The Grimmwelt Kassel (Grimm World) is a modern museum that pays tribute to the influential work of the Brothers Grimm, from their frequently dark fairy tales to their vast dictionary of the German language.
It’s hard to overestimate the influence of Jacob and Wilhelm Grimm, known collectively as the Brothers Grimm. Without them, many traditional German and European folk tales may have been lost completely, including stories such as “Cinderella,” “The Frog Prince,” “Hansel and Gretel,” “Sleeping Beauty,” and “Snow White.”
These and other stories—86 in total—were published in Grimms’ Fairy Tales in 1812. By the seventh edition, published in 1857, there were 211 fairytales, many of which were so dark and disturbing that they terrified adults and children alike.
While the Brothers Grimm are today most famous for their fairytales, they also started the largest and most comprehensive dictionary of the German language. They began the immense dictionary, known as the Deutsches Wörterbuch, in 1838 and published the first volumes in 1854. By the time of their deaths, however, they had only completed the dictionary as far as the word frucht (fruit). It was finished by a succession of later academics.
Much of their work was carried out in the city of Kassel in northern Hesse, Germany. And it was in Kassel that a new museum dedicated to the work of the Brothers Grimm opened in 2015. Called the Grimmwelt Kassel (Grimm World Kassel), the museum highlights the influence of the brothers, including their fairytale collections, dictionary, and other works, in a modern space set over five split levels.
The Grimmwelt could have been a simple exhibition of literary and archival materials. Or perhaps a dark, haunted house-like experience aimed primarily at children. But instead, it manages to combine elements of both in a modern and minimalist space with interactive and multimedia exhibits, providing a playful but respectful journey into the lives and work of the Brothers Grimm.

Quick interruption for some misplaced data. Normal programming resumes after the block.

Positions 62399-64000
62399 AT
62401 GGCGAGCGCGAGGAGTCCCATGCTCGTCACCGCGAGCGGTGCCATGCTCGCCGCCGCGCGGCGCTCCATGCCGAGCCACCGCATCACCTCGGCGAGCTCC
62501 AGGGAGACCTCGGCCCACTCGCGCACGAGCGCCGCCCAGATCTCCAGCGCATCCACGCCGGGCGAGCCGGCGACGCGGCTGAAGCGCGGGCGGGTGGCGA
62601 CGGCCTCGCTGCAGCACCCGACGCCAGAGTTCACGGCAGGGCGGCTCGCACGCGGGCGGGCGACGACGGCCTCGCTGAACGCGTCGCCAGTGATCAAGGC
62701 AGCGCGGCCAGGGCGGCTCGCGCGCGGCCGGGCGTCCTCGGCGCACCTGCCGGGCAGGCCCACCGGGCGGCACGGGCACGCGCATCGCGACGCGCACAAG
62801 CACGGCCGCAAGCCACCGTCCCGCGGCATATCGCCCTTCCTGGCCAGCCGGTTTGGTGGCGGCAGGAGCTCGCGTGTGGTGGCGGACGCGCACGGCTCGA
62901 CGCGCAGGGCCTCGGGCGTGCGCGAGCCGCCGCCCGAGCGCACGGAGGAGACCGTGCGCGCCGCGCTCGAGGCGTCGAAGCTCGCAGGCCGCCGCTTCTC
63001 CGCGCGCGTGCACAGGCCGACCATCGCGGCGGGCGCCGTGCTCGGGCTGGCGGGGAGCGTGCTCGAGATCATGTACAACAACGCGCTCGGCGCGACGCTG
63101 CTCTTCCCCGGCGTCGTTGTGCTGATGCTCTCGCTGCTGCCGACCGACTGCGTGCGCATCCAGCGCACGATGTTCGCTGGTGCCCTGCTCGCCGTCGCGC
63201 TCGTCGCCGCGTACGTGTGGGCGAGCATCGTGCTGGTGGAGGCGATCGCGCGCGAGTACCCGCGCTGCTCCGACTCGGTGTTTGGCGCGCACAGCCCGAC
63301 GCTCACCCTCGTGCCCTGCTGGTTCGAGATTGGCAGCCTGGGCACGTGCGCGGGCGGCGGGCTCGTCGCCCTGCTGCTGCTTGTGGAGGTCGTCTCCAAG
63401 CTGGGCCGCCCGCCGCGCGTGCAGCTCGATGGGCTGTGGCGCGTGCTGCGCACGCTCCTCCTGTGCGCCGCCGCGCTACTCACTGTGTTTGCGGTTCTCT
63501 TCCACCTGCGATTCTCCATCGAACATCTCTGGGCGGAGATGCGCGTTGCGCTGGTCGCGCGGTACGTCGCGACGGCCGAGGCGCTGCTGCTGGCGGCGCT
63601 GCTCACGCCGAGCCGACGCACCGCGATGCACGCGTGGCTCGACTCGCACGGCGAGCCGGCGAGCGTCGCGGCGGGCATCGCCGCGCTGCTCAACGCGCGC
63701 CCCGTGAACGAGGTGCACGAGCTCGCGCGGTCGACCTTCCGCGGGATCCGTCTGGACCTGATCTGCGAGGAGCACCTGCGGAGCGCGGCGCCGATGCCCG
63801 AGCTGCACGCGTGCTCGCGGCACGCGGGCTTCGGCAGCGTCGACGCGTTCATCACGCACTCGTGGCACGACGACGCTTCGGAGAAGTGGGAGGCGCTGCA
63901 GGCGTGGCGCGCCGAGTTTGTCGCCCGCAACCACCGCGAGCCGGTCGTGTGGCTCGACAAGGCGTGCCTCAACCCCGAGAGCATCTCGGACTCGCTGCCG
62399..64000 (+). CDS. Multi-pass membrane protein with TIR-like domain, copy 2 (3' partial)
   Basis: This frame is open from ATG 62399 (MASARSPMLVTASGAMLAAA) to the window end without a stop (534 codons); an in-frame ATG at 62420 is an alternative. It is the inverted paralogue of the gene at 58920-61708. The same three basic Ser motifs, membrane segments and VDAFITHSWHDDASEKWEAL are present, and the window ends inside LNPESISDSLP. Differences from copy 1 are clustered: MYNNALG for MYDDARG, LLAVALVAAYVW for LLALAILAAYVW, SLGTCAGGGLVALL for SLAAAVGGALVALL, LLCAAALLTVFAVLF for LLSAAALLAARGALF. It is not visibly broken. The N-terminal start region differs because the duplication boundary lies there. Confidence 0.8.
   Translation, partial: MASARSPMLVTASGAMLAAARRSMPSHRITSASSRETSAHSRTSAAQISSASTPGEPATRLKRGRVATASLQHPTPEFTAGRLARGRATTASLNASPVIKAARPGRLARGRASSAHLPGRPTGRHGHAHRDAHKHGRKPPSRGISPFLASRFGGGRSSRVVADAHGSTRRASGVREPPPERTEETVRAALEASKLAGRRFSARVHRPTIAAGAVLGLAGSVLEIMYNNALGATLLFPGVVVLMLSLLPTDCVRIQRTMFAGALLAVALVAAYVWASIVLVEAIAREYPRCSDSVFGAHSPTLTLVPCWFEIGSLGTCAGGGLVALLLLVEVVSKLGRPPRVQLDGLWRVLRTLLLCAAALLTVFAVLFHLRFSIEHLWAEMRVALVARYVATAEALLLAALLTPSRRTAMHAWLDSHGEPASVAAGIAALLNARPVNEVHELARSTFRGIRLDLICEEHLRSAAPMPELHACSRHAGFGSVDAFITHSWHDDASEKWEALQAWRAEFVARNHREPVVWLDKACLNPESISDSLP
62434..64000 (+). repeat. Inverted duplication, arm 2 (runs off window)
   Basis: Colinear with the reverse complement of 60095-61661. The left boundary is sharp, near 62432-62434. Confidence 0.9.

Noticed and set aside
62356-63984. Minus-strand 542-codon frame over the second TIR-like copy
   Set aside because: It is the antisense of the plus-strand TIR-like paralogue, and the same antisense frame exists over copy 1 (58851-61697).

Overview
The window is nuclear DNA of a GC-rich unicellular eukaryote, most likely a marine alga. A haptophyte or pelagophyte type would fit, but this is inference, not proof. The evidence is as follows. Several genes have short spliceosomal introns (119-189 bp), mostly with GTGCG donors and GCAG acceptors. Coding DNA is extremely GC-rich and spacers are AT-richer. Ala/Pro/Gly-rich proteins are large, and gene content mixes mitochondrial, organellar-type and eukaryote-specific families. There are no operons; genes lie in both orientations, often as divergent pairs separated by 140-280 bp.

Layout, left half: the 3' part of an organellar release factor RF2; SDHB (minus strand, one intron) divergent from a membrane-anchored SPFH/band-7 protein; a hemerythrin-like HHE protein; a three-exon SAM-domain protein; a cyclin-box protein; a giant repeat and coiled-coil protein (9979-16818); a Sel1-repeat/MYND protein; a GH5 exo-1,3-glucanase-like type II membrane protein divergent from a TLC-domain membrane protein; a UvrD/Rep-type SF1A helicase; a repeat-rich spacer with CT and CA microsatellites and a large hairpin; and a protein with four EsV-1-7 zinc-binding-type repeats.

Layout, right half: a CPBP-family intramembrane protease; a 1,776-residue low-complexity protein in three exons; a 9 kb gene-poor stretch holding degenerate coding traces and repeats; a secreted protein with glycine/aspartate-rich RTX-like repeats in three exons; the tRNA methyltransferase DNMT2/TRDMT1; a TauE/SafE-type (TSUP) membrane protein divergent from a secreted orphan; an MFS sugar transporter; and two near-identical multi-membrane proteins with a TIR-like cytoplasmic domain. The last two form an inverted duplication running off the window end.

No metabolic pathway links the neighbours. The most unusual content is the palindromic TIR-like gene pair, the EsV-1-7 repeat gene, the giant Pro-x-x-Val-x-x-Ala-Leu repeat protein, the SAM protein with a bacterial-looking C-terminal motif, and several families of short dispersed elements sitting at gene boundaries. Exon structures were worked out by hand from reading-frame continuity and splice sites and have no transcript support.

The museum has more than 20 exhibition rooms. Some contain important artifacts, such as original copies of Children’s and Household Tales (the original title of Grimms’ Fairy Tales) dating back to 1812 and 1815, with the authors’ handwritten comments inside.
One of the main interactive exhibits is “Into the Dark Woods,” in which 18 powerful projectors and a series of loudspeakers are used to turn more than 3,3550 square feet of exhibition space into a fairy tale forest—with typically dark elements, of course. Also keep an eye out for the swear word generator, into which visitors can shout modern curse words (in German) and receive an older version in reply.
There’s art on display, too. The whole building is a sculpture of sorts, with the wide exterior stairway running up one side of the building and continuing upwards along the roof, offering excellent views of Kassel.
Works of art on permanent display include a series of colorful tree roots by acclaimed Chinese contemporary artist Ai Weiwei, and 14 paper dioramas by Ukrainian artist Alexej Tchernyi, which depict the history of the German dictionary.